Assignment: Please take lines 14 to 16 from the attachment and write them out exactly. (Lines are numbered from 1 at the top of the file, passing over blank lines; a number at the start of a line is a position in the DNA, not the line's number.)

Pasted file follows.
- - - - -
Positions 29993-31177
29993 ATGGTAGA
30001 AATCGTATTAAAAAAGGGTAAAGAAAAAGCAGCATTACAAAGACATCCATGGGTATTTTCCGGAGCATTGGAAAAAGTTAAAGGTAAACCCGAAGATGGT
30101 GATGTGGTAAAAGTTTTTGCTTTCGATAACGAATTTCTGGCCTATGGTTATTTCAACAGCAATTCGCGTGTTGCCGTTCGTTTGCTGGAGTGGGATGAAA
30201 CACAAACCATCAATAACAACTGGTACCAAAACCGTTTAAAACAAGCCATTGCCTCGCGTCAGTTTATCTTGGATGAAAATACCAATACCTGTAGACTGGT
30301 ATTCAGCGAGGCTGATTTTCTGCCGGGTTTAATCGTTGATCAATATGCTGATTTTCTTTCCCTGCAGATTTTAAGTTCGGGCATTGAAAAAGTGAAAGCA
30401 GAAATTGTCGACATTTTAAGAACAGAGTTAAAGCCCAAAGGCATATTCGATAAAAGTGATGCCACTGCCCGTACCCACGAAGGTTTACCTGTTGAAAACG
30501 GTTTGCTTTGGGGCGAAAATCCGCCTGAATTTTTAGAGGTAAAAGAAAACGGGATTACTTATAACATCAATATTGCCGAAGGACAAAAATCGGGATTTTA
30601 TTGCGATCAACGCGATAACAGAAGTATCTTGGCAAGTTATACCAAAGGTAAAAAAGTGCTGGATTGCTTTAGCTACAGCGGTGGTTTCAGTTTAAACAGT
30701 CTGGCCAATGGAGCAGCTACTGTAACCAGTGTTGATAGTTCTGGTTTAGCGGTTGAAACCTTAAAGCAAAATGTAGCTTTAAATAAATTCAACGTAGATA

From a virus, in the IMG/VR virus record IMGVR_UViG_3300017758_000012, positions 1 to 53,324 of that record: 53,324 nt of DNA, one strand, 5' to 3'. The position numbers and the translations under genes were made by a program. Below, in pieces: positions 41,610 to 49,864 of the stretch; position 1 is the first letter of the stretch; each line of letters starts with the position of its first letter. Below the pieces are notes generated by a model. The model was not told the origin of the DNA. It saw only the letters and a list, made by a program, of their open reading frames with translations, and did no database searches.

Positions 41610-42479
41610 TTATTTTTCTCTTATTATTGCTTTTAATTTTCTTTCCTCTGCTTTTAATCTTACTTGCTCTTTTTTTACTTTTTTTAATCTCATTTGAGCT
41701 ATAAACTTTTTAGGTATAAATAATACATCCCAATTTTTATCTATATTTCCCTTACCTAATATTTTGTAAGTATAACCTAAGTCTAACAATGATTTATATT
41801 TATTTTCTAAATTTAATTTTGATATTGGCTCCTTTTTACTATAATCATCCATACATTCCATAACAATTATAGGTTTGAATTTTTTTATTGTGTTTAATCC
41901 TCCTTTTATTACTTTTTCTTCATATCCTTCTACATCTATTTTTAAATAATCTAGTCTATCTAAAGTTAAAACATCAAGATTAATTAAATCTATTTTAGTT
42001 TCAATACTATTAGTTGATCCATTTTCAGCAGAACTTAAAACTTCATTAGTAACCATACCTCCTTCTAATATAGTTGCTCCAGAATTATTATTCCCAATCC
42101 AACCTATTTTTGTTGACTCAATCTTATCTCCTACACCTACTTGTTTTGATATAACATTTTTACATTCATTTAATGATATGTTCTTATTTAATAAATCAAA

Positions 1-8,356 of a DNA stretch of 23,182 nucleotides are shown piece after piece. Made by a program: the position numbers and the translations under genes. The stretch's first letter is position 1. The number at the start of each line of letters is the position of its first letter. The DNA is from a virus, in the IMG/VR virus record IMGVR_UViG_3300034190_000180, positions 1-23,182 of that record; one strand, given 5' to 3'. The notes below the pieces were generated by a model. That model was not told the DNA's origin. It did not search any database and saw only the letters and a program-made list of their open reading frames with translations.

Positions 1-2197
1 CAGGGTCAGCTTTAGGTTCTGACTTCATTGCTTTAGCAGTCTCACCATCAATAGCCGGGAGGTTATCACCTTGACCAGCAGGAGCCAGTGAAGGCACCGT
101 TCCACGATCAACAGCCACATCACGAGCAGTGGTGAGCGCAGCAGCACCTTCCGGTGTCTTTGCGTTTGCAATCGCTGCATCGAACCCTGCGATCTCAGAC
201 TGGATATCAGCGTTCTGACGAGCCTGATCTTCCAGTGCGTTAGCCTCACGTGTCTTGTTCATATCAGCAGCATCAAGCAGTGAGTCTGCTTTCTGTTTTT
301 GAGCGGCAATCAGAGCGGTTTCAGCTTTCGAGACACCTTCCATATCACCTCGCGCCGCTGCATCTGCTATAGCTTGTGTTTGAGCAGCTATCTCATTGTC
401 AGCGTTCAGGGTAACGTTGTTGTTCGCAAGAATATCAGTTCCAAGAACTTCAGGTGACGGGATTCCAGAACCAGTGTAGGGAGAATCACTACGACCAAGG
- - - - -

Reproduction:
41701 ATAAACTTTTTAGGTATAAATAATACATCCCAATTTTTATCTATATTTCCCTTACCTAATATTTTGTAAGTATAACCTAAGTCTAACAATGATTTATATT
41801 TATTTTCTAAATTTAATTTTGATATTGGCTCCTTTTTACTATAATCATCCATACATTCCATAACAATTATAGGTTTGAATTTTTTTATTGTGTTTAATCC
41901 TCCTTTTATTACTTTTTCTTCATATCCTTCTACATCTATTTTTAAATAATCTAGTCTATCTAAAGTTAAAACATCAAGATTAATTAAATCTATTTTAGTT